Among the credits in the forthcoming movie Anthropoid is “Man at assassination”. That man is John Martin, a Liverpudlian who was invited to appear as an extra after several years of correspondence on Operation Anthropoid with the film’s director and co-writer Sean Ellis. A stand-up comedian by profession, Martin has for decades had a huge interest in the incredibly daring assassination of Nazi governor Reinhard Heydrich by Czechoslovak parachutists Jan Kubiš and Jozef Gabčík in Prague in 1942. That passion has led him to write a book on subject
Czechoslovak RAF veteran and one of the country’s last remaining war heroes, General Emil Boček, took to the skies in a Spitfire on Thursday more than seven decades after his last flight in the iconic plane. The 93-year-old veteran took off from the Biggin Hill airport in Kent, and spent twenty-five minutes up in the air, piloting the aircraft himself for a short while once it was airborne.
During the EU referendum debate in Britain the presence of so-called “migrant” workers from Central and Eastern Europe, including the Czech Republic, was one of the central topics. But we heard rather less about the tens of thousands of Czechs, Slovaks and, above all, Poles, who came to Britain nearly eighty years ago during World War II. In today’s language they might also be categorized as migrants, quite possibly illegal migrants, given the many complex paths that led them to Britain. They came to fight in the British armed forces and their contribution
On May 2, 2016, the government of the Czech Republic decided to notify Czechia to the UN as the short alternative of the country´s English name, and on July 1, it was officially entered into the UN databases. Heated discussions preceded this resolution, with many considering the word „ugly“, and with even more erroneously believing that it was to replace „the Czech Republic“. So what´s in the name?
In the first part of this series two weeks ago, we went back to 1932 with a recording of memories of Charlotte Garrigue Masaryk, the American wife of Czechoslovakia’s first president. A year later the political landscape of Europe and changed completely. Hitler had come to power in Germany, and suddenly Czechoslovakia’s position in Europe seemed perilous. It was in this atmosphere that Radio Prague was launched as the international service of Czechoslovak Radio in 1936. The aim was to counter German propaganda and remind the western democracies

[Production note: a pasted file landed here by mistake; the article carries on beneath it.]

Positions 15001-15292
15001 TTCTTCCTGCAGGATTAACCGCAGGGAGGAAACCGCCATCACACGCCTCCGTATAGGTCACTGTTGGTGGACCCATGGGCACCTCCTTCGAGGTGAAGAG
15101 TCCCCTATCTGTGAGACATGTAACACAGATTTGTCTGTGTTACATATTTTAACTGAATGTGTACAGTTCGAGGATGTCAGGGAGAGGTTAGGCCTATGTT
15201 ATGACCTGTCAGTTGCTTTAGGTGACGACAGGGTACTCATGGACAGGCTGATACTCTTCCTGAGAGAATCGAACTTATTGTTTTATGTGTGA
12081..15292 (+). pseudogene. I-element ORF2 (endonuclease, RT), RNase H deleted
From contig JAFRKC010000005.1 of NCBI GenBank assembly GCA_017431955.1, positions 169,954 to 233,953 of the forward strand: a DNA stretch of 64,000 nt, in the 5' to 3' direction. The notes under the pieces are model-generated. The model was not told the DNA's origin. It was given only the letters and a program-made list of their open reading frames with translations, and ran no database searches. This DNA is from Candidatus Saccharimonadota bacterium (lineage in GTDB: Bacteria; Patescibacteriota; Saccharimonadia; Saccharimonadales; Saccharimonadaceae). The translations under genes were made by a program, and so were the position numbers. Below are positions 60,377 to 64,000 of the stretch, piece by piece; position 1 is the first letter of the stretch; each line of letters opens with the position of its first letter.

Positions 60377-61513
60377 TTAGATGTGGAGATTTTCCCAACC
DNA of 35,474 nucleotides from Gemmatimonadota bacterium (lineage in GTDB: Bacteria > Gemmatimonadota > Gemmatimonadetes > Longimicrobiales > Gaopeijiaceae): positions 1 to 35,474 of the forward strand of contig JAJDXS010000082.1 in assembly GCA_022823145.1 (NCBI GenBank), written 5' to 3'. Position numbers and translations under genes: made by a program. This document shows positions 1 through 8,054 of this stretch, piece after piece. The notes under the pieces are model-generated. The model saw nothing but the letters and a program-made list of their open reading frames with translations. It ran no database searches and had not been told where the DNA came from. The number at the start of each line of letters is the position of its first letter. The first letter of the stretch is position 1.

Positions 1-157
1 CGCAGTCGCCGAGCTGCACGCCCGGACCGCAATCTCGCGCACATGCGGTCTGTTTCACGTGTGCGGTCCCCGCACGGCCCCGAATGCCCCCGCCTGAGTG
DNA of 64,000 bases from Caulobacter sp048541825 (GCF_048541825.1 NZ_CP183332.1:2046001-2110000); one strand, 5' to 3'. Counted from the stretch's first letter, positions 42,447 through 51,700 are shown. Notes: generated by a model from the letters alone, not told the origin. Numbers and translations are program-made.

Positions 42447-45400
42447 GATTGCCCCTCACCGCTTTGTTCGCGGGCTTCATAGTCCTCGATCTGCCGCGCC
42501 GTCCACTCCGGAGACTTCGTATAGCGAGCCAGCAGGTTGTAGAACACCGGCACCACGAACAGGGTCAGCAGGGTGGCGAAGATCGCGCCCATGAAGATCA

Unknown diaries by playwright and dissident Václav Havel, kept when he was jailed by the Communist regime in 1977 will be published later this year by the Václav Havel Library on the occasion of what would have been the late Czech president’s 80th birthday. The recently discovered entries were written over a period of several months following the release of the Charter 77 manifesto in January 1977. I asked Michael Žantovský, the head of Václav Havel Library, to tell me more about their origin:
There is a magic about radio; it preserves moments in time, fragments of conversation from the past, and as long as these fragments are kept in an archive somewhere, they enable us to travel in time. As Radio Prague celebrates its 80th birthday, I shall be taking us through some of the episodes that make up our history. I’ll be helped by Czech Radio’s impressive and extensive archives and by students in my History of Journalism course at Prague’s Anglo-American University.
Gulag.online is a freshly-launched interactive virtual museum of the infamous Soviet system of labour camps. The unique project comes from the group Gulag.cz, which documented the remains of camps in remotest Siberia and converted the results into maps and a 3D camp tour that are accompanied by the testimonies of Czechoslovak survivors. Gulag.cz is headed by Štěpán Černoušek, who worked at Radio Prague’s Russian section in the early 2000s. When we met, I asked Černoušek where his interest in all things Russian had come from.
In our last edition of Czech History we showcased the recently published book of US author Kevin J McNamara “Dreams of a Great Small Nation.” The book traces the emergence of an independent Czechoslovakia at the end of WWI and in particular the role played by the Czechoslovak legion fighting along the Siberian railway against the new and fragile Bolshevik regime. In this second part of an interview with the author, we examine how far the fighting helped to seal the creation of the new Czechoslovak nation and Mr. McNamara’s further research and involvement